Distinction in travel journalism
Is independent travel journalism important to you?
Click here to keep it independent

2 Jul, 2013

China Issues New Visa Category to Attract Talent

By Hu Min

July 01, 2013, (Shanghai Daily) – New exit and entry regulations which take effect from today promise more convenience for foreigners coming to China to work with the introduction of a “talent introduction visa.” But the revised Entry-Exit Administration Law is also aimed at cracking down on foreigners who work or stay in the country illegally.

The “talent introduction visa” is expected to play an active role in attracting high-caliber talented individuals from overseas, officials said.

“We will increase the eligibility quota for green cards and consider extending the applicable scope for duty-free entry and multiple-entry visas in order to make China more competitive in soliciting foreign investment and talent,” Xinhua news agency quoted Yang Huanning, vice minister of public security, as saying.

The visa joins those already available for travel, work, study, visiting relatives and business. The new measures also include a temporary entry system for the first time, available to foreigners who need to enter the country due to unforeseen circumstances or emergencies.

The law also stipulates that foreigners who make “outstanding contributions” or meet other requirements can apply for permanent residence. But foreign employees entering, staying or working in the country illegally, and their employers, are to face harsher punishments under the new rules.

They state that foreigners must obtain a work permit and residence certificate before they are allowed to work in China. Foreign students are banned from working without authorization and other foreigners will be fined from 5,000 yuan (US$814) to 20,000 yuan found working illegally. They can be detained for up to 15 days in serious cases and deported.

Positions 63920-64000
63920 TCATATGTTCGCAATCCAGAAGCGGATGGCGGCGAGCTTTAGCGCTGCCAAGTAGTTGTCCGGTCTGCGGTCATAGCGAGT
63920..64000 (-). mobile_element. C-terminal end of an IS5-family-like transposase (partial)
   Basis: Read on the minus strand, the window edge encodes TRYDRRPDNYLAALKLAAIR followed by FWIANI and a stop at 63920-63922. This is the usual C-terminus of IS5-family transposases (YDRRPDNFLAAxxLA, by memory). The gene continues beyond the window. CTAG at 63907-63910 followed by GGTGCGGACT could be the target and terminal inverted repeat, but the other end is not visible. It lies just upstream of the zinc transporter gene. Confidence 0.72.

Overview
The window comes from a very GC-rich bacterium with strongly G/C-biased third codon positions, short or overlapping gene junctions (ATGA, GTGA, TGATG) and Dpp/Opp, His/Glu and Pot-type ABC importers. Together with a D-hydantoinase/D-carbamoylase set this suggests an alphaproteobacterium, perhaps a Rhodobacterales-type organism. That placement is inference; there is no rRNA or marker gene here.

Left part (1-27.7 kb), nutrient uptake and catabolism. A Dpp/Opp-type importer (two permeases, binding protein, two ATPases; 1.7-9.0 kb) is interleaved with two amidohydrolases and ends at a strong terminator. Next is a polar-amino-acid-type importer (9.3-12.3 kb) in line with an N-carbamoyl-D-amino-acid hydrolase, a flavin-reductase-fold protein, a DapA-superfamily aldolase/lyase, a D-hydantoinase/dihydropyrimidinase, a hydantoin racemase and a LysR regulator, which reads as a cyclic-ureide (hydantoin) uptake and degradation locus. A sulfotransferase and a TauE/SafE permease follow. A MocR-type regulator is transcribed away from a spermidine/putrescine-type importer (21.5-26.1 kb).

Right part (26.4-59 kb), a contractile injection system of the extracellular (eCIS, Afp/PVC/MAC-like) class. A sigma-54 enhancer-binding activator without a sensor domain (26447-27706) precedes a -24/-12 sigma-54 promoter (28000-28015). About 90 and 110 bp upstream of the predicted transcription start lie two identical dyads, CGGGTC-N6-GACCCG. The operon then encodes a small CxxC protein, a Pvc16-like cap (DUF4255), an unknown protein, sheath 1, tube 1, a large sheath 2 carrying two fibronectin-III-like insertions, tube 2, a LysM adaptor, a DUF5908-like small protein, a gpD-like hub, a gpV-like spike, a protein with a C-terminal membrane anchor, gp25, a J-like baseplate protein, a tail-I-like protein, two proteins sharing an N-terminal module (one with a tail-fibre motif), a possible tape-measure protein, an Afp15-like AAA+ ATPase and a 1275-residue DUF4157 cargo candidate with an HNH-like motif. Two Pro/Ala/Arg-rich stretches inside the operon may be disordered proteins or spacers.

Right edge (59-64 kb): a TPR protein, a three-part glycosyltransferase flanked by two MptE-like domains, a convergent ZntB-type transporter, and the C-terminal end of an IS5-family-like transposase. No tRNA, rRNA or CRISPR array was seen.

Foreigners who illegally stay in the country will be given a warning to leave and face fines of up to 5,000 yuan. In serious cases, they can be fined up to 10,000 yuan or be detained for five to 15 days and then deported.

Employers will be fined 10,000 yuan for every foreigner they illegally employ up to a maximum of 100,000 yuan. Any illegal gains resulting from such employment will also be confiscated. “The number of foreigners entering China has been increasing by 10 percent annually since 2000. Their identities and goals are more diverse than ever, and their activities are wide-ranging and complicated,” Yang was quoted by Xinhua as saying.

The new law states that the minimum stay for foreigners holding work permits will be 90 days, while the period of validity for a residence permit will range from 180 days to five years. Foreigners who commit “severe violations” that do not constitute crimes may be deported and not allowed to enter the country again for 10 years.

It also rules that exit-entry authorities must set up passages exclusively for Chinese citizens and promulgates regulations to collect fingerprints or other biometric data from people entering and exiting the country.

It is common practice elsewhere to collect fingerprints or other biometric data, which can identify people exiting and entering the country and improve efficiency, officials said.

Foreigners applying for residence permits will be required to have their fingerprints or other biometric data collected, according to the rules. China had two exit-entry laws, one for foreigners and one for Chinese nationals. Both were adopted in 1985. They were deemed out of date to some extent, with little mention of the illegal employment of foreigners for example, according to Xinhua news agency.

Last year, 54.35 million foreigners entered and exited China, 37 times the figure in 1980.